We are a group of people who firmly believe in educating others through ground action. We just try to change the mindset at the grassroots level, and at the same time, provide them alternatives in terms of infrastructure. So, these are the kinds of problems that I generally face.

How do you find volunteers for your campaigns?

There is no strategy as such. Social media is our biggest tool. We try and create that sense of pride when you become part of our campaigns. Another thing that I believe encourages others to join us is the value exchange. When volunteers go back to their respective places, they tell their friends and families about the experiences and how they felt. I think that’s one of the reasons why we get so many volunteers.

Initially, I was a bit reluctant to use social media but eventually, I had to, just to get volunteers. I thought people will think that I am boasting about my work. But I realised that you need to showcase your work, get featured somewhere so that people can read about what you do and get motivated to support you. This made me focus on the positive side of social media. Also, we have very consistent about our cleaning drives. Before the Covid-19 pandemic, we did a drive every weekend—that too on the track routes. That made an impact. People knew that we are serious about our work and we are here to stay.

How do you motivate yourself to keep going when you see streets littered despite all your efforts?

It’s not like we don’t get bored or tired from our work. There is a threshold and when you reach that point, you don’t feel like doing anything. But we have barely scratched the surface as of now. I understand that the problem is too big to handle and I am under no illusion of that. But I am dedicated to the cause 24×7 and that’s how I think about it. I believe in taking small steps and have not set a huge target for myself. The idea is to keep going and not take the pressure. If you think your work is starting to become a burden, then take a break.

Can you tell us how the pandemic and the subsequent restrictions have impacted your work?

Yes, it has slowed down our work. Because of the Covid-19 pandemic, the donations we were receiving went in a different direction. What we were supposed to do this year, we will have to do it next year. Solid waste is not on the priority list for many as no one is losing their livelihood because of it. But we need to consider this because it is a huge cause of concern. It will create a big problem in the future and impact tourism. Think about it, who wants to visit a dirty place?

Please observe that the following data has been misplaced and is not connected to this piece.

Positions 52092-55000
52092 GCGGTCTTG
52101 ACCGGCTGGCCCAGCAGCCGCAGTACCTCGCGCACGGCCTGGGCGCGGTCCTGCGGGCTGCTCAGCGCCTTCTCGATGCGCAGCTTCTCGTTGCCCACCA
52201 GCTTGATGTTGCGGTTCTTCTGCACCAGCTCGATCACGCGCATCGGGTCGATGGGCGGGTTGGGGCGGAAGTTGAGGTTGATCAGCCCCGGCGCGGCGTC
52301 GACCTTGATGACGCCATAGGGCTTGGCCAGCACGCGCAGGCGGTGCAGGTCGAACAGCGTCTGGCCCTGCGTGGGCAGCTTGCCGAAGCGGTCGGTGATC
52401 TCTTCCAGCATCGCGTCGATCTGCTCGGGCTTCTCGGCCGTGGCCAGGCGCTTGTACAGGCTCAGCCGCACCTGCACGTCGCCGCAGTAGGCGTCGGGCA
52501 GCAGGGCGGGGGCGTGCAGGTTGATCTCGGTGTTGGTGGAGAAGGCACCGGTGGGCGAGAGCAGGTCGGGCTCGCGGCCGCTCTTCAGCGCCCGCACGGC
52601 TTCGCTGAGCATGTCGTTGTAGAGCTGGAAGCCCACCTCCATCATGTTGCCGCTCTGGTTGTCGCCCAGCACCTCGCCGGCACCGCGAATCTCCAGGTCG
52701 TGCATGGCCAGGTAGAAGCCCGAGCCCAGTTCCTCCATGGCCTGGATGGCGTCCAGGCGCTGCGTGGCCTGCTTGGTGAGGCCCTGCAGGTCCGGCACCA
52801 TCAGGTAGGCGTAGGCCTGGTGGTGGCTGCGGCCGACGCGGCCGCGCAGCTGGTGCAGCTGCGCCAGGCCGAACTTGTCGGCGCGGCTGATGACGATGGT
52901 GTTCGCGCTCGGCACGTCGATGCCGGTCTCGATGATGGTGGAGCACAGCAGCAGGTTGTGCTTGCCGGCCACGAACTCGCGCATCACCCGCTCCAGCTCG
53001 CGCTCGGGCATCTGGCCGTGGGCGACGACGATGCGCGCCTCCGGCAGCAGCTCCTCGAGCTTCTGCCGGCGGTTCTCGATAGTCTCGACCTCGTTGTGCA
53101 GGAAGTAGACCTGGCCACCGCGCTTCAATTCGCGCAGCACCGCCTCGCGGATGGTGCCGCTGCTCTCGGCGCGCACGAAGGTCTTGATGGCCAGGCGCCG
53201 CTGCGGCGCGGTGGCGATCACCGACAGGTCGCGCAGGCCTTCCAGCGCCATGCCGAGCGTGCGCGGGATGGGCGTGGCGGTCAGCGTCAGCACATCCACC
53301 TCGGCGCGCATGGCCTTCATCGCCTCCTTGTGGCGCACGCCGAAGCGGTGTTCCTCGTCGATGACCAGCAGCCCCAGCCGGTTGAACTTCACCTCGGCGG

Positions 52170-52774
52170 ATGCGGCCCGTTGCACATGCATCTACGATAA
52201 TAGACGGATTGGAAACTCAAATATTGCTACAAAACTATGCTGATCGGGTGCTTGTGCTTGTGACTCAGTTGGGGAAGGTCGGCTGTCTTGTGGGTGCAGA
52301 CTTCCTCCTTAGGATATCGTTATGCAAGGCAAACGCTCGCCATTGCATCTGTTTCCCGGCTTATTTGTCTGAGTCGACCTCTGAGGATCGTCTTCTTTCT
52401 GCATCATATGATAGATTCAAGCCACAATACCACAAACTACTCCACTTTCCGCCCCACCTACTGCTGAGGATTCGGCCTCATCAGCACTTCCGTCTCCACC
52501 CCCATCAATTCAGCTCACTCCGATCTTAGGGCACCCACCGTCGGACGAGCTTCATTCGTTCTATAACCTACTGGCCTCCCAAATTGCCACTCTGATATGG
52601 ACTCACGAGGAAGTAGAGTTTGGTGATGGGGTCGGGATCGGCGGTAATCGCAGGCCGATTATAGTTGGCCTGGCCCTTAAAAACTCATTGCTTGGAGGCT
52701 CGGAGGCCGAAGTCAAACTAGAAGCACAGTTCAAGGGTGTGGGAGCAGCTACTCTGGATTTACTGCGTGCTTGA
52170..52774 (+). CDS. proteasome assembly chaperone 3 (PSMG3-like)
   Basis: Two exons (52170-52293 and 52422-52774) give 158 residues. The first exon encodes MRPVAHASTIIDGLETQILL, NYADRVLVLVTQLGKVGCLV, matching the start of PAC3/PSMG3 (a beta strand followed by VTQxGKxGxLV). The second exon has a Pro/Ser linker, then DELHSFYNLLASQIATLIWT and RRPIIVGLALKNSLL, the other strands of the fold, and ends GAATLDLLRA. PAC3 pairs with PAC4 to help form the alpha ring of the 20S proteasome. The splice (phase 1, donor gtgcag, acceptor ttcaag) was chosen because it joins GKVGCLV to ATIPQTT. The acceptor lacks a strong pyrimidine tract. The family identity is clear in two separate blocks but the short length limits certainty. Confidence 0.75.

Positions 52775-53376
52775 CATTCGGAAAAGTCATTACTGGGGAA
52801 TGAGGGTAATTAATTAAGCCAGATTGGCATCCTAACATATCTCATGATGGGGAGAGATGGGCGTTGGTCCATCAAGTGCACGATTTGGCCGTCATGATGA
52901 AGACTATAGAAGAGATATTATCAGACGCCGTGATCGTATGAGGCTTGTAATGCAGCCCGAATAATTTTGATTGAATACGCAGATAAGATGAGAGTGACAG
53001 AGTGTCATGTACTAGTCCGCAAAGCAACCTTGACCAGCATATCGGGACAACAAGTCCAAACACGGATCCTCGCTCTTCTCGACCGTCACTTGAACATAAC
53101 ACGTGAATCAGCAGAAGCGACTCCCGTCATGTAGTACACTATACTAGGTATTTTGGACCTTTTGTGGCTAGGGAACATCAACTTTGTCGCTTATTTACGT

What advice do you have for tourists?

Rather than tourists, I would like to address the local communities. Make your location more destination-centric rather than tourist-centric. You need to create SOPs (standard operating procedures). Tell them, ‘this is our place and you need to follow these rules.’ But for that to happen, local communities need to educate themselves first. They should be clear about their capacity in terms of tourists. That way, I think tourism communities in Leh and Ladakh are very good. They create strong SOPs and everything is defined. They don’t allow anyone to pollute their community. Similar systems should be adopted by communities here as well. Meanwhile, tourists can read about the travelling habits that can bring their journey to the greener side. But unfortunately, no one thinks so deeply or does so much research. But if we start talking about it, then change might happen.

  • Pradeep Sangwan is an avid trekker, environmentalist, and the founder of the Healing Himalayas Foundation. Pradeep has taken on the monumental challenge of cleaning up the trash from the picturesque Himalayas. An alumnus of Rashtriya Military School, Ajmer, he has successfully established a circular economy in the remote Himalayan region and is looking to replicate the model to create a ripple effect.